Little Dog, a new half-hour comedy set in St. John’s, written by and starring Joel Thomas Hynes, is premiering on CBC on Thursday, March 1st at 9:30pm.
Newfoundland author and actor Joel Thomas Hynes’ most recent novel We’ll All Be Burnt in Our Beds Some Night was shortlisted for a slew of awards including the glamorous Scotia Bank Giller Prize, and won the prestigious Governor General’s Literary Award for Fiction.
After wrapping up 2017 as a bona fide literary icon, Hynes is swinging into 2018 as the star of his own TV show.
Little Dog is named after Hynes’ character, a washed up boxer who is given an opportunity to redeem his reputation years after walking out on a career-defining match.
Sherry White, who played alongside Hynes in Mary Walsh’s Hatching, Matching and Dispatching, is a producer and show runner on Little Dog. White has worked on a number of blockbuster shows, like Ten Days in The Valley, Frontier, Shonda Rhimes’ The Catch, Rookie Blue, and Orphan Black (just to name a few).
Although she is a long time fan of Hynes’ work as a writer and an actor, White was skeptical about the premise of the show at first. She explained her initial reaction was that there are already enough male-driven shows featuring macho characters, “but the fact that Joel wanted to explore the boxer’s vulnerability, his moment of cowardice, and get underneath the masculine shell of the character – that really interested me.”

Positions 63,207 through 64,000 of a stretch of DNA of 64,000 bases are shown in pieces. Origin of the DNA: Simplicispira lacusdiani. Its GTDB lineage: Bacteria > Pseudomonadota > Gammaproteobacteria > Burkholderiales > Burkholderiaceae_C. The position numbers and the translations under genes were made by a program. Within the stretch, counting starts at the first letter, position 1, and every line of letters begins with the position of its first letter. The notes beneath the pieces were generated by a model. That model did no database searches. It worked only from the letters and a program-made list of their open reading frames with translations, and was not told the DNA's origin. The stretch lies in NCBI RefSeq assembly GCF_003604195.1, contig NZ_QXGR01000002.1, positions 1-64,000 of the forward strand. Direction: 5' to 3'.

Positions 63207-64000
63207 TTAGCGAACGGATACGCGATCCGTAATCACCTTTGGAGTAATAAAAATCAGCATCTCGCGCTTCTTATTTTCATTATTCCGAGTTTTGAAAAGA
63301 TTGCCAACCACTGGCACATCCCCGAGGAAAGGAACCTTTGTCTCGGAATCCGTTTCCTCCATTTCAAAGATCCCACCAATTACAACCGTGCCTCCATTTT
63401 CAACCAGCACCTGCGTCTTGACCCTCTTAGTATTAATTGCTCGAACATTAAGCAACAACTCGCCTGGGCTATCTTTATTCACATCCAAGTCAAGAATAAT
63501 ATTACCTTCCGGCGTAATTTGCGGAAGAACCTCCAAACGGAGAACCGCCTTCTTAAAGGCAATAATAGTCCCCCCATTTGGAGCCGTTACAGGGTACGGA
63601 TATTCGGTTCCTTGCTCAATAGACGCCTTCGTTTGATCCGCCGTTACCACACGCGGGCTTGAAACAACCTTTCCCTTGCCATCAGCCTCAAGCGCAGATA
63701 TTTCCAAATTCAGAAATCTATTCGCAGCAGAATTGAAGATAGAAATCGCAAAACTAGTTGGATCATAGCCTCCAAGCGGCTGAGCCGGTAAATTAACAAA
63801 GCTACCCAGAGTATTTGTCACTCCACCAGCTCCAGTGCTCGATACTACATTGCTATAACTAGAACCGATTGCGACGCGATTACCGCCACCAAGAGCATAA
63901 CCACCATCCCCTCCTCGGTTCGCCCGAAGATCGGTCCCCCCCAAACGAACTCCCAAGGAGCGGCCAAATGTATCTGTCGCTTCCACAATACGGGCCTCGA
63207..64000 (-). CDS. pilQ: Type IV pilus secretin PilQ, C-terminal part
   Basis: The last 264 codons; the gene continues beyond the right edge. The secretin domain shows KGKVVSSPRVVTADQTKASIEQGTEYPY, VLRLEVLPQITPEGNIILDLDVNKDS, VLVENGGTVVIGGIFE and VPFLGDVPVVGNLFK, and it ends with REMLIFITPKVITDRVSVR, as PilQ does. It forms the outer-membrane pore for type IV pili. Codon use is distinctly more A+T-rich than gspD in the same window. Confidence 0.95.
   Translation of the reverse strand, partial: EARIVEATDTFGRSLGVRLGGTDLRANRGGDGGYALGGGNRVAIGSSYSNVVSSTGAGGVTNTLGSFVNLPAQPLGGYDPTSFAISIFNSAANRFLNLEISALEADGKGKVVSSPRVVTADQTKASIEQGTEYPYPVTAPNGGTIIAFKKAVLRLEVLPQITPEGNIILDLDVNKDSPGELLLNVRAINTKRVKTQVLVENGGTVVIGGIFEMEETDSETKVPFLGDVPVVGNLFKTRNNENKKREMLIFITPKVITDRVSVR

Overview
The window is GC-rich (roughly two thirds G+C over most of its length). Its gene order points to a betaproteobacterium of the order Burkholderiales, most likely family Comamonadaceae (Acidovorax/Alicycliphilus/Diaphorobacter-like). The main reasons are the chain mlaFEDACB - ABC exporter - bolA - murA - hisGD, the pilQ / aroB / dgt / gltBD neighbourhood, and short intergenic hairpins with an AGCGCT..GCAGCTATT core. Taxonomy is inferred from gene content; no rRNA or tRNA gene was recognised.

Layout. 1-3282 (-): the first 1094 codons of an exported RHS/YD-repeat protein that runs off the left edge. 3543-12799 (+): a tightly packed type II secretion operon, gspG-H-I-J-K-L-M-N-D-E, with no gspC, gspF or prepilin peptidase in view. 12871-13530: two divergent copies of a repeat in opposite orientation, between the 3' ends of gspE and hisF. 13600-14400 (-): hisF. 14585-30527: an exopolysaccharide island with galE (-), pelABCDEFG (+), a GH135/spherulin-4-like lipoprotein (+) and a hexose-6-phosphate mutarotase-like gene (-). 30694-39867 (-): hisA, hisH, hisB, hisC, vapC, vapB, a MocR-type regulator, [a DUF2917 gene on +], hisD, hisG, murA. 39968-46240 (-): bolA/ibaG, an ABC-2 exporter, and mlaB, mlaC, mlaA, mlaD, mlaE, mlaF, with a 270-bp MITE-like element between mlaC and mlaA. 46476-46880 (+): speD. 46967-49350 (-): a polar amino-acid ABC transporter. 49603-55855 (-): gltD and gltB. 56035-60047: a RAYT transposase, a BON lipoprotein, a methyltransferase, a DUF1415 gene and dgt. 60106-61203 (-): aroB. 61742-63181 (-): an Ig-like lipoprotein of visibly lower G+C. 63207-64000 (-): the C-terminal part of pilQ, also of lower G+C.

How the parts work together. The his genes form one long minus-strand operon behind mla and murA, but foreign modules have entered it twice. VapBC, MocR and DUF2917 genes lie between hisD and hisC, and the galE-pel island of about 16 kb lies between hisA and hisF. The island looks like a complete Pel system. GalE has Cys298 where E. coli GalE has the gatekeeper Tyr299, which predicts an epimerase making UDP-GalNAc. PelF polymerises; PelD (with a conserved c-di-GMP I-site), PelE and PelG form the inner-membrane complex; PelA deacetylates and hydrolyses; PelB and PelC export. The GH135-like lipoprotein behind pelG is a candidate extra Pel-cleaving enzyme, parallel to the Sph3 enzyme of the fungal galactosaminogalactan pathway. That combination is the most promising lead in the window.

While boxing is integral to the story and there’s no shortage of shots of people getting punched in the face, Little Dog is really about how difficult it is to re-invent yourself in a small town.
A lot of the drama in the show comes from the tension between Little Dog and his mother (Ger Ross) and sister (Katharine Isabelle), who are both deeply invested in whether he will return to ring or not because of the impact his decision will have on their family’s reputation.
“One of the things I love about him as a person is that he’s interested in complicated, strong women who don’t have to be young and perfect and that’s definitely true in his writing.” – Acclaimed Filmmaker Sherry White
“Joel wrote the first draft of the script uninfluenced by me and [the mother and sister] were very strong characters right from the beginning, “ White said, “Joel really has an attraction to strong women, one of the things I love about him as a person is that he’s interested in complicated, strong women who don’t have to be young and perfect and that’s definitely true in his writing.”
White describes the show as playing with the grey area between drama and comedy – a zone that is becoming more and more popular in contemporary television.
Little Dog makes use of witty banter and physical humour (like when Hynes tries to jump a fence to escape a reporter and ends up being interviewed hanging upside down from the chain-link by a pant leg) but there are also moments where it forces us to sit with Hynes’ character’s despair and really feel it.